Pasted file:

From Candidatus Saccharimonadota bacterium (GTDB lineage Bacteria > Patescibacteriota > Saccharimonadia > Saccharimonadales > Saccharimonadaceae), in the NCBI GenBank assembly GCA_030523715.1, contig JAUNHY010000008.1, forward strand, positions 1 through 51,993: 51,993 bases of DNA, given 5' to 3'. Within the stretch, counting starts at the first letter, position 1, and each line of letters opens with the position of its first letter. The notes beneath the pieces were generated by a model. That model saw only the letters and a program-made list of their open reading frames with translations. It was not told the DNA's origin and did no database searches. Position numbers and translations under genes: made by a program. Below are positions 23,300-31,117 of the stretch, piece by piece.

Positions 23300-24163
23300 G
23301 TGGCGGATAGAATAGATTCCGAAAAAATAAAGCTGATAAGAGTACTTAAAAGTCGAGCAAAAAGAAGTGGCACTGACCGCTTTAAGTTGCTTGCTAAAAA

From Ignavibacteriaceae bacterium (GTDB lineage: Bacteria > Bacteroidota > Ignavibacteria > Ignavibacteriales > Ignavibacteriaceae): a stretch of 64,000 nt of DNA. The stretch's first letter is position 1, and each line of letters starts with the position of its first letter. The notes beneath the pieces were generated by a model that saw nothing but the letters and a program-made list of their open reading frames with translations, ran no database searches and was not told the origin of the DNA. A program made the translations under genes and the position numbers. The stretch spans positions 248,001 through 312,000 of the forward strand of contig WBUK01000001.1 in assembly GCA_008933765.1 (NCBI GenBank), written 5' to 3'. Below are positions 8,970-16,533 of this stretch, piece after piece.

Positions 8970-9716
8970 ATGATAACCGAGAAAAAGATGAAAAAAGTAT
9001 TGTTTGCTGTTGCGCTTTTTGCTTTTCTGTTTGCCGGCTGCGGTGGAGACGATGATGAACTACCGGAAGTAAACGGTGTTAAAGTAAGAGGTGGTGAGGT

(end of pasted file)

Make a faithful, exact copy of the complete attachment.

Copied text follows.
From Candidatus Saccharimonadota bacterium (GTDB lineage Bacteria > Patescibacteriota > Saccharimonadia > Saccharimonadales > Saccharimonadaceae), in the NCBI GenBank assembly GCA_030523715.1, contig JAUNHY010000008.1, forward strand, positions 1 through 51,993: 51,993 bases of DNA, given 5' to 3'. Within the stretch, counting starts at the first letter, position 1, and each line of letters opens with the position of its first letter. The notes beneath the pieces were generated by a model. That model saw only the letters and a program-made list of their open reading frames with translations. It was not told the DNA's origin and did no database searches. Position numbers and translations under genes: made by a program. Below are positions 23,300-31,117 of the stretch, piece by piece.

Positions 23300-24163
23300 G
23301 TGGCGGATAGAATAGATTCCGAAAAAATAAAGCTGATAAGAGTACTTAAAAGTCGAGCAAAAAGAAGTGGCACTGACCGCTTTAAGTTGCTTGCTAAAAA

From Ignavibacteriaceae bacterium (GTDB lineage: Bacteria > Bacteroidota > Ignavibacteria > Ignavibacteriales > Ignavibacteriaceae): a stretch of 64,000 nt of DNA. The stretch's first letter is position 1, and each line of letters starts with the position of its first letter. The notes beneath the pieces were generated by a model that saw nothing but the letters and a program-made list of their open reading frames with translations, ran no database searches and was not told the origin of the DNA. A program made the translations under genes and the position numbers. The stretch spans positions 248,001 through 312,000 of the forward strand of contig WBUK01000001.1 in assembly GCA_008933765.1 (NCBI GenBank), written 5' to 3'. Below are positions 8,970-16,533 of this stretch, piece after piece.

Positions 8970-9716
8970 ATGATAACCGAGAAAAAGATGAAAAAAGTAT
9001 TGTTTGCTGTTGCGCTTTTTGCTTTTCTGTTTGCCGGCTGCGGTGGAGACGATGATGAACTACCGGAAGTAAACGGTGTTAAAGTAAGAGGTGGTGAGGT